The fear of change

This large group of learners were coming along to a training program that they were required to attend as part of their role. The corporation was introducing a major new initiative across its operations to give it a significant new income stream and vital advantage in a highly competitive market.

While this was an incredibly large and exciting initiative for the company, it was also going to require staff to make significant changes. It is common for people to fear change and in turn be fearful of training or learning designed to facilitate that change.


Case Studies The Fear of Change

The Results

This group, like many others Jo has worked with, came along with a range of attitudes and feelings. Some came along with great enthusiasm and an eagerness to take their skills and knowledge to a new level.  Others had some reservations or fears, all very real and valid for them. These included the following:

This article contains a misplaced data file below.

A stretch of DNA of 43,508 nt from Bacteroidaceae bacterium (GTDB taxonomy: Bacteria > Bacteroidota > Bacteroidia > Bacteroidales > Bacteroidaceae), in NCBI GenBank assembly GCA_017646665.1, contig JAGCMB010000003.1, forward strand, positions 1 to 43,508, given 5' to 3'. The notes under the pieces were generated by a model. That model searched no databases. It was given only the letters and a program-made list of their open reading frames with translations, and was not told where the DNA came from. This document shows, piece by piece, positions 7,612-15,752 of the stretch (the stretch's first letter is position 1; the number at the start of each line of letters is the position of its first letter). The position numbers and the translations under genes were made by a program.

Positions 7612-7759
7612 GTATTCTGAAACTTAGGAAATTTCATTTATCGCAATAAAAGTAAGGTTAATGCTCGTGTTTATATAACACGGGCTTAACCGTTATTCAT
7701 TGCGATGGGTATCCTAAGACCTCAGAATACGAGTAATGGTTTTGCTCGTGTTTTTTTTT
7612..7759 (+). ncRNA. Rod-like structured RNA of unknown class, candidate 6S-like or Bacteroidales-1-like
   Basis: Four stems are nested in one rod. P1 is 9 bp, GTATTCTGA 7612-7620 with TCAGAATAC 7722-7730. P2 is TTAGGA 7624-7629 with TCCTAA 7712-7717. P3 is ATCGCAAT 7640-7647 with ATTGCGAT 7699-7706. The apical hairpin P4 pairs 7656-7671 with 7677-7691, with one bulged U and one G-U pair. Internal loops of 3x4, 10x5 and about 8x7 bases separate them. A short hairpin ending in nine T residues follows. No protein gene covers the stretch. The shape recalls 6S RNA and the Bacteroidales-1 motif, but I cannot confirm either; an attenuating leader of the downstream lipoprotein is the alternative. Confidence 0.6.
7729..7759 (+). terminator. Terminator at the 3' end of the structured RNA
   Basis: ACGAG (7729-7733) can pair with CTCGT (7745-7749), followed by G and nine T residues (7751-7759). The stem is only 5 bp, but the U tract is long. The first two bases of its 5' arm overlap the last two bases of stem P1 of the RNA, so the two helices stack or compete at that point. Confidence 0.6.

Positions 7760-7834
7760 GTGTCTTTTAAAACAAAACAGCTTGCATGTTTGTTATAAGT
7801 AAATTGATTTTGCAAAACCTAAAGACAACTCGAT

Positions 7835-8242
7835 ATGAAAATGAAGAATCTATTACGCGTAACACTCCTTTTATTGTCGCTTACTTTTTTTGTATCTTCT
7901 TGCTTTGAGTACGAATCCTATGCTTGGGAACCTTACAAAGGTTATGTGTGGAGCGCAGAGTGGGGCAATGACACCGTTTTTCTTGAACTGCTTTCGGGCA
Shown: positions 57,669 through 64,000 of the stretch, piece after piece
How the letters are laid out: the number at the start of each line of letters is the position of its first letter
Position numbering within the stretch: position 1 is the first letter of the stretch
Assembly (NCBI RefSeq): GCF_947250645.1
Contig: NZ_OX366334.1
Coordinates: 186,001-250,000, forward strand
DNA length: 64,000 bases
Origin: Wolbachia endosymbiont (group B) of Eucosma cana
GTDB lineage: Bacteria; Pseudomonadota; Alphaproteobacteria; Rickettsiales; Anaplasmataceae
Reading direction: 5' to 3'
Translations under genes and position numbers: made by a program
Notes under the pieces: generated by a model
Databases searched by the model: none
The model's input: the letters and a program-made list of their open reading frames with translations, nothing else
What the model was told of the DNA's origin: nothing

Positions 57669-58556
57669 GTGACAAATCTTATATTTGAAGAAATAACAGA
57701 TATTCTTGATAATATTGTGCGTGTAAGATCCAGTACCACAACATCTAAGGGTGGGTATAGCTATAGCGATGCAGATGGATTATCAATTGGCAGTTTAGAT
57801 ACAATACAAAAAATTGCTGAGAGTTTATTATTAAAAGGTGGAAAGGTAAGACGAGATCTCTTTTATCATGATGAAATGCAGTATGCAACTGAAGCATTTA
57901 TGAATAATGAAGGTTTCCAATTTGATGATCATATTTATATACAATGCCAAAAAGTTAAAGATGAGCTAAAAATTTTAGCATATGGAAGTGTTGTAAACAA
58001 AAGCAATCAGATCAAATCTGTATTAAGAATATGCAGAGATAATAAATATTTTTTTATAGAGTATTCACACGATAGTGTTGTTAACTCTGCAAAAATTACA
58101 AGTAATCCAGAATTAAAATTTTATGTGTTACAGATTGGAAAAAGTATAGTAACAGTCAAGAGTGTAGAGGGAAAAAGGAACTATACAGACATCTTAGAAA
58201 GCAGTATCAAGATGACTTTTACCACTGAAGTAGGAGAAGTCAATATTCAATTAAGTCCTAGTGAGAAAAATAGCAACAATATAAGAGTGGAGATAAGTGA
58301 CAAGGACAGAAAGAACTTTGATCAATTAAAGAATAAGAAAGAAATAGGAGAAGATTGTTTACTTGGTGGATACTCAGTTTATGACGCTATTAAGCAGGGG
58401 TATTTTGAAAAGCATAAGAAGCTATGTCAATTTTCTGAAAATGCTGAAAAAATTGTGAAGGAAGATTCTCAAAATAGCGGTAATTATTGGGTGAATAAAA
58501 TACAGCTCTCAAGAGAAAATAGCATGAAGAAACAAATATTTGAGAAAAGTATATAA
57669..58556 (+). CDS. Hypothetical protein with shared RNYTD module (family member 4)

• I’m already so busy in my role. How can I possibly take on anything new?
• This is going to require me to make significant changes to the way I do my job. I’m comfortable with what I’m doing now.
• What if I don’t understand it? I’m with a group of my peers and I’m worried about looking foolish in front of them.
• Oh no – not another training program! What I really need is time at my desk so I can get through my work. How is this going to be a good use of my time?

 Acknowledging their previous experience as learners (both good and bad)

All of this needed to be managed if the participants were to have a great learning experience and very importantly that the client’s business objectives were to be achieved. By acknowledging their previous experience as learners (both good and bad) and her expert knowledge of learning styles and preferences, not only was Jo able to create a safe and supportive learning environment for the participants, she was also able to teach often complex technical subject matter in a way that was accessible and empowering for the participants.